Author: Justeen Brown
On May 21st, 1998 our little community of Springfield, Oregon was changed forever. The unthinkable happened at Thurston High School, and our safe, idyllic town was now well-known for all the wrong reasons. I survived the tragedy that day, but lived with the trauma for years. It’s hard to unpack the severity of a mass shooting, but nearly impossible for my 15-year-old self to find her identity after experiencing what she did.
The first responders in our community started a blue-ribbon campaign called “The Ribbon of Promise,” with hopes that this would be the last. Sadly, it seemed to mark the beginning of an epidemic. One month before our one-year anniversary, the shooting at Columbine happened and it threw everyone for a loop. Many of us felt despair for the Denver community and all those who were affected. Many of us felt instantly forgotten as the news started to vanish away and comparisons to both school shootings began. I found the survivor community asking the same question: “What do we do now?”
I spent 20 years wondering what to do with my trauma. Who do I trust with my story? Do I really need to dive deep into the pain to seek healing? It seemed so much easier to ignore it.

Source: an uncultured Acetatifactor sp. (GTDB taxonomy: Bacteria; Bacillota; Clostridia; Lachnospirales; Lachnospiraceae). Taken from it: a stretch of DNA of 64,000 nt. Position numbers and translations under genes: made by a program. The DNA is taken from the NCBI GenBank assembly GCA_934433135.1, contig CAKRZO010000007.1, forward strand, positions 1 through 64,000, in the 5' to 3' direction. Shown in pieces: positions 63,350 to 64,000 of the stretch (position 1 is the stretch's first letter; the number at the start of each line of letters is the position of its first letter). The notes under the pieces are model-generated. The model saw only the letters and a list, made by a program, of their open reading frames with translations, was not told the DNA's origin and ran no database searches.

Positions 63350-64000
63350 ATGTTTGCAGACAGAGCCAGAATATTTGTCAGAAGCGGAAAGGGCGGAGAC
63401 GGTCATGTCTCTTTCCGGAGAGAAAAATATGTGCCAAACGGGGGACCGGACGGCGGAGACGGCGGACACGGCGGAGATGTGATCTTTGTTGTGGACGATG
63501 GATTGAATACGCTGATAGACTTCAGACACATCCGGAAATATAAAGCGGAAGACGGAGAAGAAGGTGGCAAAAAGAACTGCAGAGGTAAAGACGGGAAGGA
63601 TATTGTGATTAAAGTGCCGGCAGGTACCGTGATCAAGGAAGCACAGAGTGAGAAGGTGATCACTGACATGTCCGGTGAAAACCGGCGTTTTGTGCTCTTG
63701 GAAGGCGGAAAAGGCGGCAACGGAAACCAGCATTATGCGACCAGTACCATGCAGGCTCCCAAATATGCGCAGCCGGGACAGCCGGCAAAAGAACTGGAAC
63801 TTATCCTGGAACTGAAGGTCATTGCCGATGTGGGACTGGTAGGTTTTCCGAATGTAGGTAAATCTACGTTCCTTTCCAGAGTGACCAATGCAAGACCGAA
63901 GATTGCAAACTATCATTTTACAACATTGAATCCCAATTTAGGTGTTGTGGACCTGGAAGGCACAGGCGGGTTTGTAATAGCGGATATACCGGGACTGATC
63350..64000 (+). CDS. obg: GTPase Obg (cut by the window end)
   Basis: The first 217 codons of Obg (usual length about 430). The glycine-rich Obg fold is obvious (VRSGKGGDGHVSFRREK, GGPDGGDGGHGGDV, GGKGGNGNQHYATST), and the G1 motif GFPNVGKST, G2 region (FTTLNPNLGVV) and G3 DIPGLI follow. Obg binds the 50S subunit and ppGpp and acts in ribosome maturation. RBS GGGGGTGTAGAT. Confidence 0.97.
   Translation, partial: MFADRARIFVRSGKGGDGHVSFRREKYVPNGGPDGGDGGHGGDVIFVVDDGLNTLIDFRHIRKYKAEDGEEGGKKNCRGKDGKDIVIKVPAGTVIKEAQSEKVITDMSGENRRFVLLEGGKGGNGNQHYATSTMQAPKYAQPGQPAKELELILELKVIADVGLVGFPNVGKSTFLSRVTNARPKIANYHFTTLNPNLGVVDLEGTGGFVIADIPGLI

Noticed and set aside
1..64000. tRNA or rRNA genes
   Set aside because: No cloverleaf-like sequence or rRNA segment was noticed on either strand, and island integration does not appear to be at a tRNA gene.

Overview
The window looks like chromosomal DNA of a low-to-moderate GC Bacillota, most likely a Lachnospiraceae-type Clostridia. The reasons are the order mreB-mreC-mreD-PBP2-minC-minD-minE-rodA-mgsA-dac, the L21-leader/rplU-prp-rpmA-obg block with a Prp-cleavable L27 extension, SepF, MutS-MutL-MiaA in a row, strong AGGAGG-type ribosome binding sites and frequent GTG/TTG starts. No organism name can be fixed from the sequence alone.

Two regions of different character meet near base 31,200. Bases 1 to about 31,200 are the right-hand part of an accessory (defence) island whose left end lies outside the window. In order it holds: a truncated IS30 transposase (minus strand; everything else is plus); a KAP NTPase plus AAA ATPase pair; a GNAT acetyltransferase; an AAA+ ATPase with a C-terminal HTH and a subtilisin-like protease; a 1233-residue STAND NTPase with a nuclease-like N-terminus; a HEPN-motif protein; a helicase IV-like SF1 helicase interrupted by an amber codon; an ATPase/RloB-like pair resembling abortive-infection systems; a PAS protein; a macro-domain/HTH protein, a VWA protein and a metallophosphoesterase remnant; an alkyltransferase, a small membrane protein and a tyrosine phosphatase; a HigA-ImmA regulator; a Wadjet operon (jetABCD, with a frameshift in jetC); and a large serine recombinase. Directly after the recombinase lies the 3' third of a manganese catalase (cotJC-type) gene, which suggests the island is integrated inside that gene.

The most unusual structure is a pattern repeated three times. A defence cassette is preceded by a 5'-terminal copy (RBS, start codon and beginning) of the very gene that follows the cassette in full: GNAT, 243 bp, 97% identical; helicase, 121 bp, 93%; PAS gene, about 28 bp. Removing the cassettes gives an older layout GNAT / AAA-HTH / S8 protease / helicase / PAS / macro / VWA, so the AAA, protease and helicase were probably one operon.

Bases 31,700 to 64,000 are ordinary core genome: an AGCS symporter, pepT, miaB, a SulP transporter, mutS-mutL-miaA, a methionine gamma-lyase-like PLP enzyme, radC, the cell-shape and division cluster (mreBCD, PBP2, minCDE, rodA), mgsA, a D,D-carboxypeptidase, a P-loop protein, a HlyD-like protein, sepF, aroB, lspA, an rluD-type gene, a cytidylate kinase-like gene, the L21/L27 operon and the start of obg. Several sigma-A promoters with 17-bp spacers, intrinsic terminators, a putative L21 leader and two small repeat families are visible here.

When I was approached by The Onsite Foundation, I was skeptical. I am very protective of my community and our story. I asked question after question, and was met with incredible compassion, understanding, and gentleness. During the process, I was asked to describe the trauma, so I did. On May 21st, our community was shattered, like a snow globe shattering when it hits the floor.
After the intensive week-long ‘Triumph Over Tragedy’ workshop, I revisited that idea and saw instead, a picture of a seed breaking to grow, firmly rooted in rich soil. My perspective had shifted, and I was able to see hope and strength for the first time. It wasn’t easy to dig into the trauma, but living the rest of my life without healing was not negotiable. I learned to fight for myself and leave space for my emotions to surface. I finally found a group of people who understood my pain and offered the right tools to help me heal.
I feel like I finally have the answer to the question, “What do we do know?”. We seek help, we seek community, and we seek hope. I feel incredibly blessed to be a part of this life-changing organization, and I am honored to join forces with other survivors to spread the message of hope and healing.